All about Rectification of Mistake under Section 154
Sometimes there may be a mistake in any order passed by the Assessing Officer. In such a situation, mistake which is apparent from the record can be rectified under section 154. This article discusses provisions relating to rectification of mistake under section 154 of Income Tax Act, 1961.
Order which can be rectified under section 154
With a view to rectifying any mistake apparent from the record, an income-tax authority may, –
- Amend any order passed under any provisions of the Income-tax Act.
- Amend any intimation or deemed intimation sent under section 143(1).
- Amend any intimation sent under section 200A(1)(*) [section 200A deals with processing of statements of tax deducted at source i.e. TDS return].
- amend any intimation under section 206CB*.
(*) Under section 200A, a TDS statement is processed after making correction of any arithmetical error in the statement or after correcting an incorrect claim, apparent from any information in the statement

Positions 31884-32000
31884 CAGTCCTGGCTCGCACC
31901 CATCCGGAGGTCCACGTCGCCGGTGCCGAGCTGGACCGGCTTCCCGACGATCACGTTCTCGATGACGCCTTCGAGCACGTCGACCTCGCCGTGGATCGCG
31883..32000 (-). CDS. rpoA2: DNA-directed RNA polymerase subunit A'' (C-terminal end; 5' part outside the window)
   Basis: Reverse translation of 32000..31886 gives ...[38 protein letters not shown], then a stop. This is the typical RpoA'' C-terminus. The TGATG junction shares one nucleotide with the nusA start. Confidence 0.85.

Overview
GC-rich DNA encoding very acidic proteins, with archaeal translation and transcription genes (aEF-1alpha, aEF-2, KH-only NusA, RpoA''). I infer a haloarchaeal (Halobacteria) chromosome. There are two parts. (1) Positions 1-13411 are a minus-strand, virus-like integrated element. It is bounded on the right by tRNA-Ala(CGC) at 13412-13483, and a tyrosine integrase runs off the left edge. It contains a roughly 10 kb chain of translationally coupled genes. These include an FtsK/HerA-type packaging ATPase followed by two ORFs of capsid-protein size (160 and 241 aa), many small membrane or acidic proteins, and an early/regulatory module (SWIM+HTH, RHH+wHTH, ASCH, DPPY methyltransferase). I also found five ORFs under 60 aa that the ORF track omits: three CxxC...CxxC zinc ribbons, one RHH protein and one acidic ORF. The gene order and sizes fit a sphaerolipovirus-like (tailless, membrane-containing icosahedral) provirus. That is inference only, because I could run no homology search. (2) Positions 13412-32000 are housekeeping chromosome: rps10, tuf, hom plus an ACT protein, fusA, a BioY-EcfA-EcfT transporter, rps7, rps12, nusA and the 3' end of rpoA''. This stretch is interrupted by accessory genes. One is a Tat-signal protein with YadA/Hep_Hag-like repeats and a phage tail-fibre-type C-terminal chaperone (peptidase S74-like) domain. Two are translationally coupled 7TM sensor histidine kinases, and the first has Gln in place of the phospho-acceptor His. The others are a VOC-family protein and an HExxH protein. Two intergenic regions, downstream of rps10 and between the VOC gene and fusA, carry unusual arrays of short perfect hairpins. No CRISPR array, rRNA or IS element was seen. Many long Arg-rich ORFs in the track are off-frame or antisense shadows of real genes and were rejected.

Similarly a new section 206CB is inserted by Finance Act, 2015 to provide for the processing of TCS statement.
If due to rectification of mistake, the tax liability of the taxpayer is enhanced or refund is reduced, the taxpayer shall be given an opportunity of being heard.
Rectification of order which is subject to appeal or revision
If an order is the subject-matter of any appeal or revision, any matter which is decided in such an appeal or revision cannot be rectified by the Assessing Officer. In other words, if an order is subject matter of any appeal, then the Assessing Officer can rectify only those matters which are not decided in such appeal.